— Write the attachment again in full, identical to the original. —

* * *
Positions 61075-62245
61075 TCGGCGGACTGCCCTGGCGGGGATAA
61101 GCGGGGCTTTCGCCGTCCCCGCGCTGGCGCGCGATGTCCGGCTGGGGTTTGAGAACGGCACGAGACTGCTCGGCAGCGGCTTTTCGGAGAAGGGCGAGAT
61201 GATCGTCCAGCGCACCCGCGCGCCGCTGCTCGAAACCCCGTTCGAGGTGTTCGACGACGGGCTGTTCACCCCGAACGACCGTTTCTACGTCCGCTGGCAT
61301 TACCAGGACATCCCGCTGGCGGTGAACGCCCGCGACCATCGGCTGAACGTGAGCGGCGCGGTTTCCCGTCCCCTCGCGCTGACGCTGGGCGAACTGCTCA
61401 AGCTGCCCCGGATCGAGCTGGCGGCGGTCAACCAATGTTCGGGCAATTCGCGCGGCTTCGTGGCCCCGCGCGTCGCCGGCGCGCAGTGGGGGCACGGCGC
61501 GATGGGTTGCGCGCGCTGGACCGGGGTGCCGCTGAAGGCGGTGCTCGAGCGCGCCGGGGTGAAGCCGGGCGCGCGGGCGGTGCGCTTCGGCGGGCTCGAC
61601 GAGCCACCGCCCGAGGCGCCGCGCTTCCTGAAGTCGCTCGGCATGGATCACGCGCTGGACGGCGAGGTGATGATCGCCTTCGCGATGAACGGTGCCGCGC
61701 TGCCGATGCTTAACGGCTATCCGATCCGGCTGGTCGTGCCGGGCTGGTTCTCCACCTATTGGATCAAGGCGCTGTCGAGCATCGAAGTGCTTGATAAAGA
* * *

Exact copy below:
Positions 61075-62245
61075 TCGGCGGACTGCCCTGGCGGGGATAA
61101 GCGGGGCTTTCGCCGTCCCCGCGCTGGCGCGCGATGTCCGGCTGGGGTTTGAGAACGGCACGAGACTGCTCGGCAGCGGCTTTTCGGAGAAGGGCGAGAT
61201 GATCGTCCAGCGCACCCGCGCGCCGCTGCTCGAAACCCCGTTCGAGGTGTTCGACGACGGGCTGTTCACCCCGAACGACCGTTTCTACGTCCGCTGGCAT
61301 TACCAGGACATCCCGCTGGCGGTGAACGCCCGCGACCATCGGCTGAACGTGAGCGGCGCGGTTTCCCGTCCCCTCGCGCTGACGCTGGGCGAACTGCTCA
61401 AGCTGCCCCGGATCGAGCTGGCGGCGGTCAACCAATGTTCGGGCAATTCGCGCGGCTTCGTGGCCCCGCGCGTCGCCGGCGCGCAGTGGGGGCACGGCGC
61501 GATGGGTTGCGCGCGCTGGACCGGGGTGCCGCTGAAGGCGGTGCTCGAGCGCGCCGGGGTGAAGCCGGGCGCGCGGGCGGTGCGCTTCGGCGGGCTCGAC
61601 GAGCCACCGCCCGAGGCGCCGCGCTTCCTGAAGTCGCTCGGCATGGATCACGCGCTGGACGGCGAGGTGATGATCGCCTTCGCGATGAACGGTGCCGCGC
61701 TGCCGATGCTTAACGGCTATCCGATCCGGCTGGTCGTGCCGGGCTGGTTCTCCACCTATTGGATCAAGGCGCTGTCGAGCATCGAAGTGCTTGATAAAGA